Chion-ji Temple (Miyazu City) (智恩寺 (宮津市))
Chion-ji Temple, located in Miyazu City, Kyoto Prefecture, is a temple of the Myoshin-ji School of the Rinzai Sect. Its sango (literally, "mountain name"), which is the title prefixed to the name of a Buddhist temple, is Tenkyosan (Mt. Tenkyo) or Godaisan (Mt. Godai). It is also called Kiredo Monju (Manjusri), Kuseto Monju or Chie Monju.
It is known as one of the three Monju Bosatsu of Japan along with Abe Monju-in Temple located in Sakurai City, Nara Prefecture, and Kameoka Monju located in Takahata-cho, Yamagata Prefecture. The statue of Monju Bosatsu (Budhisattva), its principal image, is a Buddhist statue rarely shown to the public. The statue is shown to the public 5 times a year, namely on the first three days of the new year, on January 10 and on July 24.
According to temple records, the temple was founded in 808 on the order of Emperor Heizei. The temple was given the imperial scroll by Emperor Daigo in the Engi era (beginning of the 10th century), but other than that, its history until the medieval period is not clear. Initially, it was founded as a temple of Esoteric Buddhism (Shingon Sect) and became a Zen Sect temple after the period of the Northern and Southern Courts (Japan).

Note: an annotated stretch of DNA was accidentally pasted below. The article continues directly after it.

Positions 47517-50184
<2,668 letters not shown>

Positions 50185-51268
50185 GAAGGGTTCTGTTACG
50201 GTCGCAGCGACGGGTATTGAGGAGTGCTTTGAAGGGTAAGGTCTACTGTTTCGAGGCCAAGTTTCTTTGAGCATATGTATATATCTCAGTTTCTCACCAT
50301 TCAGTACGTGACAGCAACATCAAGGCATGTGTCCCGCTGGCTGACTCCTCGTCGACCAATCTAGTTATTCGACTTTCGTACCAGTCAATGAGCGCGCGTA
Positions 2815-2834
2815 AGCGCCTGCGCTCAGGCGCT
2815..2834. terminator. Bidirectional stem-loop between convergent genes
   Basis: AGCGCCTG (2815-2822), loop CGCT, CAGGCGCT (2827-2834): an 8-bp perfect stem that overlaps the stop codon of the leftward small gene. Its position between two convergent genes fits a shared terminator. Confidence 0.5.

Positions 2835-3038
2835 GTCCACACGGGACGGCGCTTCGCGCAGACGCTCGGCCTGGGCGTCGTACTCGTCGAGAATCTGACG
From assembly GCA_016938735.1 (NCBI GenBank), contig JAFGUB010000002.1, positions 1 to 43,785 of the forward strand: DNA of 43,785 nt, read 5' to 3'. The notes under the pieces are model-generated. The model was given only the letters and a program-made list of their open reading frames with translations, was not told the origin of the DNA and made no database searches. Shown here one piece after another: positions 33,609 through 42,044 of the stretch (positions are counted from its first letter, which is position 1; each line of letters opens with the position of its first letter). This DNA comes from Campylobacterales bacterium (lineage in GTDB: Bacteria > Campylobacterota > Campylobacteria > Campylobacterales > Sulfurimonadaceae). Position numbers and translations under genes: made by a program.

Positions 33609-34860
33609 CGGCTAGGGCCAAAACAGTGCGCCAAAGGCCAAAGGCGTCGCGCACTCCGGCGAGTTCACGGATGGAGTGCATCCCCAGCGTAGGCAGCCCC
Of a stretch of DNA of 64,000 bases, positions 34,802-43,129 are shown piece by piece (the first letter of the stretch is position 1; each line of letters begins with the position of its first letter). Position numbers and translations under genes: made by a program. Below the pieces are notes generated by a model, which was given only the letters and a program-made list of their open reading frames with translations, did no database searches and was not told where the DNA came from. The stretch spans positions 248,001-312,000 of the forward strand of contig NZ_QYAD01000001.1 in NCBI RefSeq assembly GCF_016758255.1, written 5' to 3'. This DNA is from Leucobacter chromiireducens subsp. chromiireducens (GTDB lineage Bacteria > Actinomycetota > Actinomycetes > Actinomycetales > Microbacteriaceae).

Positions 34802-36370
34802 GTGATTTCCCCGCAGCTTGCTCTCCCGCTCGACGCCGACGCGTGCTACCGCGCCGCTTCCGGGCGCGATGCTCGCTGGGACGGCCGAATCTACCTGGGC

The temple has long been known as a sacred ground for Monju belief and it is taken up as the subject matter of the Noh song 'Kusedo.'
Although the existing two-storied pagoda was constructed in the Muromachi period, other buildings, such as the main hall, the front gate and hojo (a chamber for a chief priest of the temple) were constructed in the Edo period or later.
Important cultural properties (designated by the nation)
It was constructed by Harunobu NOBUNAGA, the Deputy Governor of Tango Province, and was inaugurated in 1501.
The wooden statue of Monju Bosatsu accompanied by the statue of its followers, Zenzaidoji and Udenno
Kintsuzumi (literally, golden hand drum)
Tetsuyubune (literally, iron bathtub)
It was produced in 1290 by Sadakiyo YAMAKAWA, a caster in Kawachi Province. Currently, it is used as chozubachi (a bowl for washing hands).
Main gate (Ogonkaku) (cultural property designated by Miyazu City)
About 5 minutes walk from the Amano-hashidate Station of the Kitakinki Tango Railway Miyazu Line operated by Kitakinki Tango Railways.